Smoking directly influences cardiovascular and respiratory health outcomes and using hospital data to derive associations with COVID-19 health outcomes is prone to confounding bias, reverse causation, and inappropriate adjustments in analysis models. In the future, it be possible to use human biomarkers to uncover the specific health effects from smoking. This might include correlating urinary levels of nicotine and cotinine to understand the burden of different tobacco products. For now, research using animal models to assess the health effects of traditional smoking and electronic cigarettes provide insight into the short- and long-term consequences of smoking and elucidates the biochemical processes that exacerbate disease including tissue repair processes, inflammation, and oxidative stress. Understanding the mechanistic processes involved in the exacerbation of COVID-19 disease among smokers may ultimately help identify biomarkers of disease progression and pharmacological treatments for vulnerable populations.

References:

  1. Williamson EJ, Walker AJ, Bhaskaran K, et al. Factors associated with COVID-19-related death using OpenSAFELY. Nature. 2020;584(7821):430-436. doi:1038/s41586-020-2521-4
  2. Why lighting up and COVID-19 don’t mix. American Heart Association News. https://www.heart.org/en/news/2020/05/05/why-lighting-up-and-covid-19-dont-mix#:~:text=Studies%20from%20Wuhan%2C%20China%2C%20where,%2C%20compared%20to%20non%2Dsmokers.
  3. Usman MS, Siddiqi TJ, Khan MS, et al. Is there a smoker’s paradox in COVID-19? BMJ EBM. 2021;26(6):279-284. doi:1136/bmjebm-2020-111492
  4. Doi SA, Islam N, Sulaiman K, et al. Demystifying Smoker’s Paradox: A Propensity Score–Weighted Analysis in Patients Hospitalized With Acute Heart Failure. JAHA. 2019;8(23). https://www.ahajournals.org/doi/10.1161/JAHA.119.013056
  5. Stuber J, Galea S. Who conceals their smoking status from their health care provider? Nicotine & Tobacco Research. 2009;11(3):303-307. doi:1093/ntr/ntn024
  6. LeLaurin JH, Theis RP, Thompson LA, et al. Tobacco-Related Counseling and Documentation in Adolescent Primary Care Practice: Challenges and Opportunities. Nicotine & Tobacco Research. 2020;22(6):1023-1029. doi:1093/ntr/ntz076

“The views, opinions, and positions expressed within this blog are those of the author(s) alone and do not represent those of the American Heart Association. The accuracy, completeness, and validity of any statements made within this article are not guaranteed. We accept no liability for any errors, omissions, or representations. The copyright of this content belongs to the author and any liability with regards to infringement of intellectual property rights remains with them. The Early Career Voice blog is not intended to provide medical advice or treatment. Only your healthcare provider can provide that. The American Heart Association recommends that you consult your healthcare provider regarding your health matters. If you think you are having a heart attack, stroke, or another emergency, please call 911 immediately.”

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The Researcher’s Ultimate Toolkit: The PPI network Passion, Perseverance, and Interaction.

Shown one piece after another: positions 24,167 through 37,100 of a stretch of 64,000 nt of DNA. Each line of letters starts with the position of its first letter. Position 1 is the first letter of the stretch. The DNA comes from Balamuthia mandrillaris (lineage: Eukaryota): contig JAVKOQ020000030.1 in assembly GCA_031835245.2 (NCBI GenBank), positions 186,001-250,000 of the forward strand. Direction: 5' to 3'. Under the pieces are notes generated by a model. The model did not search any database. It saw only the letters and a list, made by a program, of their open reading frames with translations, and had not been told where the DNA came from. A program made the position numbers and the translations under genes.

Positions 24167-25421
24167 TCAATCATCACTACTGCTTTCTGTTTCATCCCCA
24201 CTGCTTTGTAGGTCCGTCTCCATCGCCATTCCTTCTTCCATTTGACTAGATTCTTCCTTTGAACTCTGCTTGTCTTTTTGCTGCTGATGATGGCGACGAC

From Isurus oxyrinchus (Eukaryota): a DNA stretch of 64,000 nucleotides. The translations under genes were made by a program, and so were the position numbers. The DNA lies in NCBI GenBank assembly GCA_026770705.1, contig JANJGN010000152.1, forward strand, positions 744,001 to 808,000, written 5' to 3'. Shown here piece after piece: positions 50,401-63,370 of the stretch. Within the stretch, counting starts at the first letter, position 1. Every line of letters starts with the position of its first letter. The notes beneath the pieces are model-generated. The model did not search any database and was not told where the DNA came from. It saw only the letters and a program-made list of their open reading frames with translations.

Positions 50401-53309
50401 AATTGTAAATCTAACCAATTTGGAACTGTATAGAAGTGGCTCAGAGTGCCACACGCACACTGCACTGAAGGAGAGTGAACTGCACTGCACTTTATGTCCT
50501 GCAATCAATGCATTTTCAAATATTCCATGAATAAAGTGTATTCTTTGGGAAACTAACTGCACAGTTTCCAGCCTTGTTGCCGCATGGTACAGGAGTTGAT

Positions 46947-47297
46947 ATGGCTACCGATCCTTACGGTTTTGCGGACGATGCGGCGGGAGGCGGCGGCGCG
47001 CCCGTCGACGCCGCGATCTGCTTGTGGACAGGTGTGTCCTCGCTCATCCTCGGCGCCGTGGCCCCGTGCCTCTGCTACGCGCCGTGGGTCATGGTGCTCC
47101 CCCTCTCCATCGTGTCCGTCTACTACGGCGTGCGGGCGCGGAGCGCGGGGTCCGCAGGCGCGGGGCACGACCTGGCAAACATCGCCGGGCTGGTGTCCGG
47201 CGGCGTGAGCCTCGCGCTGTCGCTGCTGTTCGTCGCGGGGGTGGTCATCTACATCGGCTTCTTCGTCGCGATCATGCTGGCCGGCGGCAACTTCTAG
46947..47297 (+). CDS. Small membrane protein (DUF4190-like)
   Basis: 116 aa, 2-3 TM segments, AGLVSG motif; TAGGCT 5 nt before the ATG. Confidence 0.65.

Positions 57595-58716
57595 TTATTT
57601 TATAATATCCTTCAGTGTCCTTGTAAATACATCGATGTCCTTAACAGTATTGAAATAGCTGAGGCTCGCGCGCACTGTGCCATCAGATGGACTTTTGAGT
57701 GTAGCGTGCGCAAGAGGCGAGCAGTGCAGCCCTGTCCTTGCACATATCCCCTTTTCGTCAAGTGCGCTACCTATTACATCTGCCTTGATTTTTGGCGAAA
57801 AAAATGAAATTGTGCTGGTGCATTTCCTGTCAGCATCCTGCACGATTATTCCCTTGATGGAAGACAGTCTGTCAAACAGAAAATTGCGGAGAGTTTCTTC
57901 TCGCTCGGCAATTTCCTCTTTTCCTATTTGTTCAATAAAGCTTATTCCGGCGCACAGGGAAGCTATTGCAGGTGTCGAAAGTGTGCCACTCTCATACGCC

I had the pleasure of having a one-on-one virtual meet-up with Mabruka Alfaidi MD, PhD who won the ATVB Investigator in Training Award Competition during last year’s Vascular Discovery 2021 meeting based on her fascinating work on endothelial cells and IL-1b signaling pathway as well as her active involvement with the research community. We discussed her career path and her future projects which we couldn’t do without also going over the many hurdles that come our way as researchers. I decided to summarize the main themes that we tackled in a researcher’s toolkit which encompasses key ingredients to sustain a career in research: The PPI network.

Passion: Follow your passion, but it’s ok to be unsure

Mabruka Alfaidi is a postdoc at Louisiana State University and is currently an instructor seeking her research independence. For Mabruka, her passion for research started when she was a clinical cardiologist and when she realized that one needed to do more to save patients’ lives. Her PhD at the University of Sheffield in the UK opened her eyes to the field of IL1-b signaling in endothelial cells which further developed into her research passion and the basis on which she would like to build her future research career. Research without passion is unsustainable. Passion is the fuel which will motivate us to wake up in the morning (or in the night) and check the latest research, be inspired by the newest methods and design novel hypotheses. However, it is ok to be unsure sometimes when trying to figure out our next step; do we want to stay in academia, or should we venture into setting up this start-up that we always dreamed of? Nothing is really set in stone because research, just like our passion for it, is a dynamic process and it evolves.

Perseverance: It’s ok to fail

A career in basic research is impossible without facing failures and hardships. For Mabruka who started her research path with a medical background, failure, which is assimilated to losing a person’s life in medical practice, was not an option. However, life as a basic researcher is surrounded by failures. We have all struggled with experiments not working, manuscripts getting rejected, grant applications not receiving any interest and the list goes on. So, becoming a basic researcher coming from a medical background is definitely an adjustment. In those moments where doubt creeps into our heads and our confidence and self-esteem is at its lowest, it is important to be surrounded by the right people and inspiring mentors to give us this moral boost that we need to persevere and remind us that it is ok to fail.

Interaction: Network and share your experience, you are not alone

It is common for researchers to feel isolated in their own niche of research and drown in it. However, sharing one’s experience with the research community is important to learn from others and be presented with new opportunities. Mabruka’s experience with the AHA community helped  in her career development as the organization provides funding opportunities for early career researchers as well as those seeking independence and is an important platform where basic and clinical researchers can communicate and find common ground. However, Mabruka’s involvement with AHA and other research communities is because she feels that it is important for a researcher to always ‘give back’ to the community as a way to acknowledge the help and contribution they received and carry on the flame.

“The views, opinions, and positions expressed within this blog are those of the author(s) alone and do not represent those of the American Heart Association. The accuracy, completeness, and validity of any statements made within this article are not guaranteed. We accept no liability for any errors, omissions, or representations. The copyright of this content belongs to the author and any liability with regards to infringement of intellectual property rights remains with them. The Early Career Voice blog is not intended to provide medical advice or treatment. Only your healthcare provider can provide that. The American Heart Association recommends that you consult your healthcare provider regarding your health matters. If you think you are having a heart attack, stroke, or another emergency, please call 911 immediately.”